A Few Good Indian Managers

Managers in the West may face hypercompetition, whereas those in India face different challenges including red tape. Yet, many in the government and corporate sectors have done extremely well, and their organisations, or we at large, have benefited. Here are a few over the years.

Maruti's first Chairman, V. Krishnamurthy, set up a plant to manufacture India's first modern car with Japanese technology. Maruti 800 was a revolution of sorts, which literally launched the Indian middle class on its drive towards 10 percent growth, a far cry from the Hindu rate of growth till then of 2-3 percent (now a Christian rate of growth, ironically).

Verghese Kurien, the man who gave us milk. May sound silly in 2012, but when he started putting together what I consider India's best brand, Amul, he had to battle bureaucracy and more.

In another way, the people who gave us shiny black hair, the good people at Chik shampoo who first brought it out in small sachets costing 50 paise or 1 rupee, fulfilling a lot to rural Indian aspirations, of an affordable hair wash.

Hero Honda's managers, for giving Indians a bike which they could fill, shut and forget about filling again, because of its fuel efficiency.

Onida's managers, for picking the best ad slogan ever (my subjective opinion)- Neighbour's Envy, Owner's Pride, with a devilish glee.

The man who cleaned up Nagpur, giving it wide roads, and clean and green environs. I believe it was one Chandrasekhar.

Sreedharan, India's metro man.

Chandrababu Naidu, for his e-governane initiatives, making life easier for the common man.

Whoever brought about the mobile revolution, and brought an end to govt. monopoly in phones. Otherwise we'd be still lining up at the post office to make a trunk call. And I wouldn't be writing this blog.

The RBI governors in the last decade who saved our country from going bust with their control over fancy financial instruments.

Tatas, in particular TCS, Mr. Narayanamurthy, and Mr. Premji for improving India's standing in the world, and giving jobs to millions of under-employed Indian engineers.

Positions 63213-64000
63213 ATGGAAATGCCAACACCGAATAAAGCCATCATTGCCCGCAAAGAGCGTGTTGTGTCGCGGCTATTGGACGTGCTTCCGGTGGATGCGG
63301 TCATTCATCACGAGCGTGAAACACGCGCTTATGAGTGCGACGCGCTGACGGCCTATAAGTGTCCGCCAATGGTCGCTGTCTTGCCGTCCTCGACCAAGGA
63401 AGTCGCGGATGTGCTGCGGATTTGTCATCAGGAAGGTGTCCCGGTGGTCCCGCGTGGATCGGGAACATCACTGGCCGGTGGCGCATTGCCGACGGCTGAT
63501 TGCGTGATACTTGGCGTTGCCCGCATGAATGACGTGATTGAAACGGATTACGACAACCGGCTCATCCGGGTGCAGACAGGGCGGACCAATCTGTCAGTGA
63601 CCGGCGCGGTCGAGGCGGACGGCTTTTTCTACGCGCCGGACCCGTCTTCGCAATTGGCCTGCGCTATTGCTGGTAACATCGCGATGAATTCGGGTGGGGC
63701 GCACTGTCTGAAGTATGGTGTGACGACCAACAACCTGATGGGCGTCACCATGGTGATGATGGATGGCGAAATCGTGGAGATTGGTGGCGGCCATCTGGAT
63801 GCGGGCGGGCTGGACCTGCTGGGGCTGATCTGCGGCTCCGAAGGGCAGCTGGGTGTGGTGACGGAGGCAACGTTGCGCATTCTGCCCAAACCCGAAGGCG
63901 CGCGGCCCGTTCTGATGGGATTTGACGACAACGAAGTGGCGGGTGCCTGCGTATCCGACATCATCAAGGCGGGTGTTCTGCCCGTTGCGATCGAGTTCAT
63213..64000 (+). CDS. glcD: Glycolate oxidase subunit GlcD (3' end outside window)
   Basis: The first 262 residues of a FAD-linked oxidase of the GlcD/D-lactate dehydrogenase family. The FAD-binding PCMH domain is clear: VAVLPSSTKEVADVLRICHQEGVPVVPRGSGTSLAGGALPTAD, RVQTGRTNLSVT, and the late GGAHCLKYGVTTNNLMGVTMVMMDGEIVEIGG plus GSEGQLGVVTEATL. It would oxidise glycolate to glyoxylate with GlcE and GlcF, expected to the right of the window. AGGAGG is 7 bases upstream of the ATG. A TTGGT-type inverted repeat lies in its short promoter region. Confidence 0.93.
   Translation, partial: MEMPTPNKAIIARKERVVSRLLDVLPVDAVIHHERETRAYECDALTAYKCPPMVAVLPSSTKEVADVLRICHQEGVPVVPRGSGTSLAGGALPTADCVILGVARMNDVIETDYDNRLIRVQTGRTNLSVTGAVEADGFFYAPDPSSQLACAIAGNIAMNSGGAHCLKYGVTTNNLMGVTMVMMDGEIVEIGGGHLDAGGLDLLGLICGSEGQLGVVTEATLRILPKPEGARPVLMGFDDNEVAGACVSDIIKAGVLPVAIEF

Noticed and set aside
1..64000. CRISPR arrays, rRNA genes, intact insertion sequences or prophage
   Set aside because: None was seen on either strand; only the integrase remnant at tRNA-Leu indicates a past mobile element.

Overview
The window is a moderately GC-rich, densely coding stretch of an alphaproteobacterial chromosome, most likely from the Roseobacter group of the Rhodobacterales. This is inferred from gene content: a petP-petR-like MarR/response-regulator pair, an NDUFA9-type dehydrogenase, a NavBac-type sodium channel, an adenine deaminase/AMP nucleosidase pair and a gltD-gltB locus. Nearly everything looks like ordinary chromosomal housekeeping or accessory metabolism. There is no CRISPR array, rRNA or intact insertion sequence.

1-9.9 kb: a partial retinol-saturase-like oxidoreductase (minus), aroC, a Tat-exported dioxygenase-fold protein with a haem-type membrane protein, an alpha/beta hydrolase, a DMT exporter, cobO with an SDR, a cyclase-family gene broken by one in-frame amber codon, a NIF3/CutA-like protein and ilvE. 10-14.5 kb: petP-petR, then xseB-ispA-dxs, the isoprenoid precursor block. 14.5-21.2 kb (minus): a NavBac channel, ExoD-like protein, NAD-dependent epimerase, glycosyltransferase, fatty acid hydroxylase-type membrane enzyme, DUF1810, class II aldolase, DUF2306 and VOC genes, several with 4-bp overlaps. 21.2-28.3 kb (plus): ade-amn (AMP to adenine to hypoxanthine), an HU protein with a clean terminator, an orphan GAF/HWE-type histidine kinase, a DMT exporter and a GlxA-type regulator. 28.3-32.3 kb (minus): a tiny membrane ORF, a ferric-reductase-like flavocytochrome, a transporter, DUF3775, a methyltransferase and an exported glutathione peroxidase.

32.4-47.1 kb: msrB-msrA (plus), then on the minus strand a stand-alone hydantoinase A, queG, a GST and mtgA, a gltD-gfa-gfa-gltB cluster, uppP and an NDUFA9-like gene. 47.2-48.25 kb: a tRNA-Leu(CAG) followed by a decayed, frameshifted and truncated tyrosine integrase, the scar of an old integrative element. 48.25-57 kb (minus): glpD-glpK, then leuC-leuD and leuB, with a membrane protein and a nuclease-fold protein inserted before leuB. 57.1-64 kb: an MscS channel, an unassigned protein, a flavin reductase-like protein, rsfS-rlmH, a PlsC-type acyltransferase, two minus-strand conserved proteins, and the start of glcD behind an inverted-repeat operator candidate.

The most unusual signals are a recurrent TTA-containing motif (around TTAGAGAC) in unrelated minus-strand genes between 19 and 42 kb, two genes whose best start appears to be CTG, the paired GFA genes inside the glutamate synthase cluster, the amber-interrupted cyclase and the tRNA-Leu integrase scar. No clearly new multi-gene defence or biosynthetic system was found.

Of course, the biggest of all, Dr. Manmohan Singh, for pulling the plug on licensing. In 1991. That was our velvet revolution.

Comments

Diamond Head said…
agreed...perhaps Pitroda, Lalu (with his idiosyncratic privatisation of rails -- if I believe everything I read; Chidambaram for his educated lungi based steering not withstanding and last but not least SRK for pushing Indian glamor to the masses in and out side of India have managed to improve on brand India Inc..yet there seems to be a massive disconnect in feeling at home after landing at an Indian airport - rather more trepidation than you ever feel landing in any other completely foreign country..not sure how we fix that..I still think our (large) population is going to be our achilles heel
Harimohan said…
Raja, that's a nice diverse list. Again a bunch of men who went beyond their call and truly made a difference. If I ever meet Naidu the one question I'd like to ask him is this - what was the tipping point before you went headlong into implementing schemes faster than we could think, giving beurocracy the much needed power to execute? Fantastic men and real doers. I bio of all of them would be great inspiration.
Ramski said…
And the person who started the faster highway system that has made long distance driving a pleasure now in shorter time.
Rajendra said…
Yes, Ramski, that person too.

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